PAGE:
Your ass should be in school, Arnie continued. He took a deep drag from the cigarette. You’re fuckin’ wastin’ away on this goddamn steel trap here and you know it.

    I don’t know about that.

    Arnie huffed. Lot a guys, they sign up for this ride ‘cause they’re runnin’ away from somethin’, or they ain’t got any skills to do anything else. I can tell who’s who too, you bet your ass I can. I can tell the first minute I set eyes on ‘em. I took one look at you, Rookie, and I could tell you ain’t cut out for this shit.

    Thomas frowned. Thanks for the vote of confidence.

    Look, Rookie, a man’s gotta know his role. Not everybody’s cut out to work in an office or be president or be a fuckin’ doctor. Not everybody’s cut out to slop fish guts and spend their days floatin’ on a tin can in the drink. Arnie fixed Thomas with a stern and unforgiving stare. It ain’t that one job or another makes you a man, Rookie, it’s that you fuckin’ decide on one and commit to it. Find one, work it like a twelve dollar mule and take care of you and yours. That makes you a man.

    Arnie took a final drag off the cigarette before tossing it overboard. He exhaled a large plume of smoke into the air. Instead of dissipating, the smoke seemed to freeze in place. It hovered, the tendrils like so many fingers undulating slightly on the breeze, teased by vibrations in the air that could not be seen.

    Thomas watched the smoke carefully. What the fuck is that?

    Arnie’s face screwed up. You got me, Rookie. He reached out a hand and ran it through the still cloud.

    The smoke scattered.

    Then it reformed.

    I’ll be goddamned, Arnie said.

    Then the smoke began to move. Slow to start, it twisted in a counter-clockwise direction as it began to flatten out into a disk. It continued to spiral, turning in the air as the wind began to pick up around them.

    Thomas glanced at Arnie, but the older man’s face had lost the confidence it normally boasted. Now he looked perplexed, bordering on afraid.

    Thomas heard voices began to chatter around him as the hands began to emerge from below deck. They spilled out into the cool night air as it took on a static charge that made the hairs on Thomas’s body stand on end.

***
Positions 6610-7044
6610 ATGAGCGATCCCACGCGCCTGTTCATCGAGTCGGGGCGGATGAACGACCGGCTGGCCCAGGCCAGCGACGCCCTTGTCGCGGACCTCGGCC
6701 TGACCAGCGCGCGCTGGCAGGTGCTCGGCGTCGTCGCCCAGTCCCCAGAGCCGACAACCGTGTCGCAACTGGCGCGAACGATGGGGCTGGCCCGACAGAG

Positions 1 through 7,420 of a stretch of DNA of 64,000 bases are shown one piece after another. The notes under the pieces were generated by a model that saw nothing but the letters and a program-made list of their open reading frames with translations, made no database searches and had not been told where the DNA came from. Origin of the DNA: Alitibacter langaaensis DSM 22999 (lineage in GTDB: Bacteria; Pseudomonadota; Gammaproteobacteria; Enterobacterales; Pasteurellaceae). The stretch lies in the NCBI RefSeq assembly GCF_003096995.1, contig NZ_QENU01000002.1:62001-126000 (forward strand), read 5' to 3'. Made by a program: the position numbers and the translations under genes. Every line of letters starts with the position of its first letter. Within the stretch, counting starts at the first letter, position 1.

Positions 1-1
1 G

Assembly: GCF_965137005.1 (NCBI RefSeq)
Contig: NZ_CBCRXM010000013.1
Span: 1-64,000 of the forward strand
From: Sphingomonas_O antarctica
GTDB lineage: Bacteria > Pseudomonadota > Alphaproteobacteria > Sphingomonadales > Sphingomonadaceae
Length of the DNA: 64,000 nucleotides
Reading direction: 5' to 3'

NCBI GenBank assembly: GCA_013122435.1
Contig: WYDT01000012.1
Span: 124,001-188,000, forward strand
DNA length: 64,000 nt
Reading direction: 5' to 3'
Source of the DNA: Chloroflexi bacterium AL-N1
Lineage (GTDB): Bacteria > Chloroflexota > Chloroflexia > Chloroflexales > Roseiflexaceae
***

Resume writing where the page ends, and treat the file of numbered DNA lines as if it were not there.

Somethin’ ain’t right, Arnie said.

    Thomas couldn’t disagree.

    A shrill shrieking sound erupted, forcing Thomas and Arnie to cover their ears. It sounded as if it was coming from all sides, from above and from below. Thomas could feel the sound pass through his body, vibrating his insides the way a microwave oven might reheat day old meatloaf.

    The sound intensified. Men dropped to the deck. Some cried out; a few even jumped overboard, screaming as they went. Thomas watched in amazement as men ran toward the railing with their ears covered before leaping up and over, disappearing into the swirling mist.

    Just when Thomas thought his eardrums might explode, the sound stopped as suddenly as it began. A blinding light replaced it, forcing Thomas to shield his eyes. He stared through splayed fingers at the brightness coming from the ship’s starboard side as he desperately tried to determine the source. An approaching ship, maybe?

    No ship had a horn that loud, much less a light that bright.

    Thomas noticed dozens of small cyclones in the fog begin to spin in a counter-clockwise motion. Beside him, the cigarette smoke hung in the air where Arnie had exhaled it, spinning in the same direction as the fog.

    The light brightened, becoming a blinding white orb before shifting to a soft blue glow. Thomas blinked hard in an attempt to see through the sun spots that were now obscuring his night vision. He wiped his eyes and stared hard at the blue light. The glowing light formed a disc that began the size of a manhole cover and expanded to the size of a house in a matter of seconds.

    Once expanded, the intensity of the light decreased enough to allow Thomas a better view of the thing. He saw shapes appear in the now pale blue light; dark figures backlit in that odd blue glow.

    He studied the shape of those figures and saw arms, legs, and heads.

    And tails.

    He heard splashing sounds, quickly realizing that the sound was coming from the water just below the glowing blue disc. Whatever those things were coming out of the light, they were falling into the sea, striking the water like a kid doing a cannonball at summer camp.

    Thomas turned toward Arnie. The older man stood transfixed, his eyes locked on the glowing light that had now begun to leak dark and twisted figures; like cockroaches crawling out through a hole in a kitchen wall.

    Arnie, do you see—

    I see it, Rookie.

    Thomas tried to speak. Instead, he stood open-mouthed and speechless as he stared at the glowing blue disc.

    Out of the corner of his eye, Thomas saw movement. He turned to see three bony fingers reach up and over the railing of the fishing boat. The fingers were long, the skin black. A bright white claw tipped the end of each finger, extending a half-inch beyond the fingertip.

    Arnie! Thomas cried. Behind you!

    But it was too late. The creature leaped up and over the railing with superhuman speed and grace. A long, bony protrusion extended from the creature’s arm like a sword, penetrating the older man’s back and erupting through his chest. Dark-red blood pumped from Arnie’s severed aorta, arcing three feet in the air before splashing down on the slimy deck.

    Thomas heard himself scream, far off and distant, like being underwater. His bladder let go, saturating his jeans with warm dampness. He whimpered like a small child as the dark figure, barely visible in the low light, sank serrated teeth into Arnie’s neck. A split second after that a huge chunk of the man’s neck disappeared into the creature’s impossibly wide mouth.